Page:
The water near the landing is part of an estuary, which means that salt water moving in from Buzzard’s Bay meets fresh water washing down the river. It’s a unique and beautiful natural space.
At the time of King Philip’s War, in the late 1670s, the west branch of the Westport River (then called the Acoaxet River) was inhabited by a branch of the Sakonnet people led by Mamanuah, whose stepmother was Awashonks, sachem of the Sakonnets who inhabited the west side of Little Compton. The English at that time considered the entire area to be part of Plymouth Colony, whose leaders refused to acknowledge the dual leadership of the Sakonnet people. They preferred to deal solely with Mamanuah, whose land holdings were more extensive than Awashonks’. To reward Mamanuah and his people for their assistance in fighting King Philip, the English granted them deeds to some of their ancestral lands on the Acoaxet River including the area around Adamsville Landing.
These deeds became a source of power for the native inhabitants, who sold their land in piecemeal to the English settlers in ways that were “troublesome and costly” to the purchasers. With this land as leverage, Mamanuah’s people were more able to resist the indentured servitude and displacement experienced by Awashonks’ people. However, in the sixty years that followed King Philp’s War, the Adamsville area gradually became English property as a result of systemic colonization, coercion, and indebtedness. An 1861 census report of native peoples in Massachusetts indicated that the west side of the Westport River remained the “most numerous settlement” of the descendants of the Sakonnets, although they no longer held deeds to the land.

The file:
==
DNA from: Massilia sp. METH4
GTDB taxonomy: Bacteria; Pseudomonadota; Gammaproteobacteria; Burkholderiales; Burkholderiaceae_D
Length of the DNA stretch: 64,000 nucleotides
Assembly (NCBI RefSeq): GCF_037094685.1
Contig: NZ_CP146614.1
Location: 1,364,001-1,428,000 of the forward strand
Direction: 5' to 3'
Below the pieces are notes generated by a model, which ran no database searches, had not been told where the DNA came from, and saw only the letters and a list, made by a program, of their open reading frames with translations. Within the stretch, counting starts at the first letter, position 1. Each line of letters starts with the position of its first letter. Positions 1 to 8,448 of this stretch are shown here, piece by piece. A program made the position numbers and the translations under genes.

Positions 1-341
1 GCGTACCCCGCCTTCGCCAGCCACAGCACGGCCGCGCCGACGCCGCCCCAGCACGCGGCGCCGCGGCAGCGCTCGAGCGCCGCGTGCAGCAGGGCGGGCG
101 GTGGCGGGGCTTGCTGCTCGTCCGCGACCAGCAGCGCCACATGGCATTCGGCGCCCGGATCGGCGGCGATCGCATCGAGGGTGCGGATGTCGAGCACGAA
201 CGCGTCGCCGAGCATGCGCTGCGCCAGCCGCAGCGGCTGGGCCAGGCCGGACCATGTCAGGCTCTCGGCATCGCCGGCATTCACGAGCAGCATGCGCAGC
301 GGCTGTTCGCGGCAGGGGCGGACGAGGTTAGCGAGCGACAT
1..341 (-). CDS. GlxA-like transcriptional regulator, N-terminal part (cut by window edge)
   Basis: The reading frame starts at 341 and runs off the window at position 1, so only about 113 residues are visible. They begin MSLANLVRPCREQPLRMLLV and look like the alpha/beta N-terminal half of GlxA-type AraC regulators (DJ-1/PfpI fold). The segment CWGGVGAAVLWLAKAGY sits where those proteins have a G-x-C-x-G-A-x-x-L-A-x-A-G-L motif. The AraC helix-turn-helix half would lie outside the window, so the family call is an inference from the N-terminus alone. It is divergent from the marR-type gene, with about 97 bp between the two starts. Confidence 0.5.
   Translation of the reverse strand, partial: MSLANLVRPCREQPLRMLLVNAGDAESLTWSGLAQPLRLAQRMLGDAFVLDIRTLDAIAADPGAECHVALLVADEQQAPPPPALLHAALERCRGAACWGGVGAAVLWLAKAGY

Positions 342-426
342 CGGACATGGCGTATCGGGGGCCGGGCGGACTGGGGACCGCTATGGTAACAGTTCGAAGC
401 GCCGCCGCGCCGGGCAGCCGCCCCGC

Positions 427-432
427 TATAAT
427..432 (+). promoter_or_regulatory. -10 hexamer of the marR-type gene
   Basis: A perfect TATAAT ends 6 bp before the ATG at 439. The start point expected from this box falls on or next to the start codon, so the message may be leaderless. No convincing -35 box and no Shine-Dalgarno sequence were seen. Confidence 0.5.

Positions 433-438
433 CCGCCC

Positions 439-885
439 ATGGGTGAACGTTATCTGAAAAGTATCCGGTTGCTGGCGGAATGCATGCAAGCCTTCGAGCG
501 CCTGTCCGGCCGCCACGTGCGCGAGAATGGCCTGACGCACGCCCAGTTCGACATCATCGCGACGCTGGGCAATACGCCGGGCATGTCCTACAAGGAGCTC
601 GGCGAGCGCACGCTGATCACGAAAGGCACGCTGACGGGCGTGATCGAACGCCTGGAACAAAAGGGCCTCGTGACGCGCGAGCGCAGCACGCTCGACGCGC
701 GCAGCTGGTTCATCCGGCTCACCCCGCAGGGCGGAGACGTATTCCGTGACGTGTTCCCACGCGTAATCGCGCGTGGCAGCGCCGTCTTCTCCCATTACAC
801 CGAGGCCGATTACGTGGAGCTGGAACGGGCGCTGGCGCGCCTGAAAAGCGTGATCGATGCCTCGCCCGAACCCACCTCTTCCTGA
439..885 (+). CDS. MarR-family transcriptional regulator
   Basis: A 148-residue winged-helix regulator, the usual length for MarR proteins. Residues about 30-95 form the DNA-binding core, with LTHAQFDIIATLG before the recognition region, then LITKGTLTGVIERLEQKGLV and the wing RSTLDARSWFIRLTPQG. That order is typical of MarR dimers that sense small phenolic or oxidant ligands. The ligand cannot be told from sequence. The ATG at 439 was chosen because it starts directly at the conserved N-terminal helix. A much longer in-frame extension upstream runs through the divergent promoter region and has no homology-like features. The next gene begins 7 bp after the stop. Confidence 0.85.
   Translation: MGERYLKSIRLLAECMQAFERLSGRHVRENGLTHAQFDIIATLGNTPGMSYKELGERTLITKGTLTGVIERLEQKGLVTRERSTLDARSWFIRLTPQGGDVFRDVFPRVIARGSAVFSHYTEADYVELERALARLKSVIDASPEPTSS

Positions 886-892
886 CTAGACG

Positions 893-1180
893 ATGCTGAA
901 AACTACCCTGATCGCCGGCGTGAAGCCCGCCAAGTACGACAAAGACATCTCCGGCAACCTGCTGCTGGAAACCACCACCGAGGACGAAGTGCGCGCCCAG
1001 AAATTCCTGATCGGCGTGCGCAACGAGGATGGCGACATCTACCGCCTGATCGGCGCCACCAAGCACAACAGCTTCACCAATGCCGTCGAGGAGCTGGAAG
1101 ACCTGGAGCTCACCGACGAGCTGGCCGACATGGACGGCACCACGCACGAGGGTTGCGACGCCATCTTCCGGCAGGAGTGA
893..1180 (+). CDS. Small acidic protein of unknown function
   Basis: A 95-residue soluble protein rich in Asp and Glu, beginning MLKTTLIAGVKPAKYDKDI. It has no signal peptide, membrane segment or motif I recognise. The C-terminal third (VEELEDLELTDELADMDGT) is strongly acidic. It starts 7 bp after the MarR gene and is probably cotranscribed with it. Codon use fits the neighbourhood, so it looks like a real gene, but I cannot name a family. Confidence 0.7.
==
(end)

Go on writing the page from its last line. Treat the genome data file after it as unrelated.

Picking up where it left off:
Official documents can’t tell the whole story of the land. Information included in historical timelines—and in historical tours—is limited, carefully worded and selected, and never neutral. We should always be asking more questions. How did ideas of land ownership differ between the English and the Sakonnets? What role did the threat of violence play in the dealings between these cultures?
Today, Adamsville Landing is a common destination for kayakers and canoers on scenic day trips. Maybe, today, as you take this tour, that’s what you’re doing. What does it mean to be paddling here? Who does this land belong to, and what does it mean to own a river? A salt marsh? A forest? Who else has paddled here, and when, and why? How can you engage more deeply and critically with the many, many histories of the land around you?